There is a blob of red wax on my black leather Dansko clogs. This is my fault for not wearing work boots, I suppose, but still. The wax blob represents the indignity of my new job as a ski tuner. I can now add that to my resume, which currently includes: chauffeur, social planner, chef, waitress, chamber maid, tutor, gardener, and personal shopper. My clients are completely irascible. Now that ski season is coming to a close (for those of you who think it’s long gone, you should know that the bullwheels are still turning at A-Basin), I’m happy to put the files and brushes and iron away till next fall.
When we signed our three kids (the aforementioned clients) up for a ski racing program last fall at Copper Mountain (with Team Summit), we were told by the coaches, in no uncertain terms, that we needed to tune the kids’ skis.
To understand my consternation over this bit of news, you need to know that I grew up ski racing and spent Friday nights in my parents’ basement filing, stoning, p-texing, waxing, scraping, and brushing, and otherwise buffing my skis. I endured the intense pain of dripping molten p-tex on my tender young skin and the acute stab of metal filings embedded in my fingers. The latter is like a getting a paper cut and a splinter at the same moment, except the sliver is metal, which is worse, I can tell you. Last Christmas Eve, as I ran my hand down the edge of a ski, my pinkie was pierced by a loose thread of steel. The offending matter lodged in my flesh was the diameter of the metal wire inside a twist-tie. My husband pulled it out with a pair of pliers.
Though I get pangs of nostalgia at the smell of melted ski wax, once I earned my first paycheck, I swore on my gummi stone that I would never tune skis again. I would pay someone to do it. But when you have three kids who have eight pairs of skis between them and they need to be razor sharp every day and the kids train and race 70 days a season, you become compelled to tune skis.
Even if you could pay, you don’t want to stone grind your skis at the shop every weekend anyway. At that rate, you would be without edges by January. With a full tune running around $50, you’d also spend a fortune.
Of course, to save money on professional tunes, you have to spend money on your own equipment. We now have in our possession a $400 Swix tuning bench, a $120 set of vices, a $150 waxing iron, several $50 brushes, two $60 beveling devices, not to mention stones and files and a brush for the files. A block of wax costs about $30. We burn through a lot of wax.
I thought we’d outfitted ourselves pretty well on the tuning gear front (we certainly spent a lot of green) until I walked into the tuning room at a ski race in Crested Butte. Talk about feeling inadequate. One of the dads was tuning his son’s race skis. He had about six different stones, three different brushes, and a dozen files. You should have seen the size of this guy’s tool box! Another dad announced that he would be waxing different colors at the edge and down the middle of the base and treating the whole thing with some manner of fluorocarbon overlay. I didn’t know what the heck he was talking about. For my part, I wax red or blue. Or maybe red and blue if I’m feeling particularly fancy. And I used to ski race, for Pete’s sake. I can’t imagine walking into a tuning room as a complete ski-racing greenhorn of a parent.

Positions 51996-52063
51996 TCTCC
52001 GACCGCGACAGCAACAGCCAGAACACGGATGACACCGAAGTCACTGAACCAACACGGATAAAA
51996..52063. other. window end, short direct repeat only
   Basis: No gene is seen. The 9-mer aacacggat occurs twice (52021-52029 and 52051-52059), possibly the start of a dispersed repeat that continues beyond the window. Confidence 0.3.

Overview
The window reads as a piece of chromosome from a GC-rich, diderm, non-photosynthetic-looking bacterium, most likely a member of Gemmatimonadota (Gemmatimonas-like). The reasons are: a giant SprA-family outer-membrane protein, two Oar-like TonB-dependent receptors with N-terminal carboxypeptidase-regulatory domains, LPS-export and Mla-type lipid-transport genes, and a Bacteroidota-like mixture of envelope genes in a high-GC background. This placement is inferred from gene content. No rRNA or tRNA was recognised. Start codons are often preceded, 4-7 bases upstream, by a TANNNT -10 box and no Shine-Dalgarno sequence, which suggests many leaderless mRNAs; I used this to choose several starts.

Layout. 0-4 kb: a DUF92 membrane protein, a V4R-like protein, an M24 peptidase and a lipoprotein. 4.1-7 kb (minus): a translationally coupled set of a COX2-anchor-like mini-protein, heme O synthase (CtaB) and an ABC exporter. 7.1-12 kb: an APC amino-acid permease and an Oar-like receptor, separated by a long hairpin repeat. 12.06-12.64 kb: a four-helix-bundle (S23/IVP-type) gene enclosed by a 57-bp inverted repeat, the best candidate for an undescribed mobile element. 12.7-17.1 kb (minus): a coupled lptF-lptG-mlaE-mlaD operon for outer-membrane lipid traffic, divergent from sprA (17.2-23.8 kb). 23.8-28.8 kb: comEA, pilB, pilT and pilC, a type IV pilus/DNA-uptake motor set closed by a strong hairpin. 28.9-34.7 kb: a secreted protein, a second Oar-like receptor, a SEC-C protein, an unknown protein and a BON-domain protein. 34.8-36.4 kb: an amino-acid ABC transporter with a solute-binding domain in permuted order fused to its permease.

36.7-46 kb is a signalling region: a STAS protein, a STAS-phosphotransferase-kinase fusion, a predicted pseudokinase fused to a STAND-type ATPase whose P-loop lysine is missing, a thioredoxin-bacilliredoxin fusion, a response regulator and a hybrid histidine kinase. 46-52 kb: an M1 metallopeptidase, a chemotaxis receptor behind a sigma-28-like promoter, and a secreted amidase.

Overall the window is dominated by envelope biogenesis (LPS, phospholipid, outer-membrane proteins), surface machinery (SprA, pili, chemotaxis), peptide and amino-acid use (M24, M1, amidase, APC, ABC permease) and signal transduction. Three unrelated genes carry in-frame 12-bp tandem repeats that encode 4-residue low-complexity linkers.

I’ll confess, there is an upside to the whole ski-tuning gig. This winter, when the clients would become particularly ornery and demanding (close to bedtime, oddly enough), I’d volunteer to retreat to the garage and sharpen skis. I’d slip on my husband’s old insulated flannel jacket and grab a beer—you really can’t get a good edge on the skis unless you’re properly lubricated; that’s a fact—and head for the tuning bench.
I find a rhythm running file and stone down the length of the edge. The little drip-drip-drip of melting wax hitting the ski is soothing. The spreading wax glistens with each pass of the iron before milking over as it cools. There’s something strangely gratifying about the whole process. When you’re finished sharpening and stoning and waxing and scraping, the final step is to use a bristled brush to add structure to the base. With each stroke of the brush, little clouds of wax dust puff out and land gently on the ski. Brushing skis is like using a body brush on the flanks of a horse, if you’ve ever had the occasion to care for a horse. When the job is done, and the ski is shining like the backside of a well-groomed Arabian, there is a certain brand of satisfaction.
Plus, I like the smell of hot wax.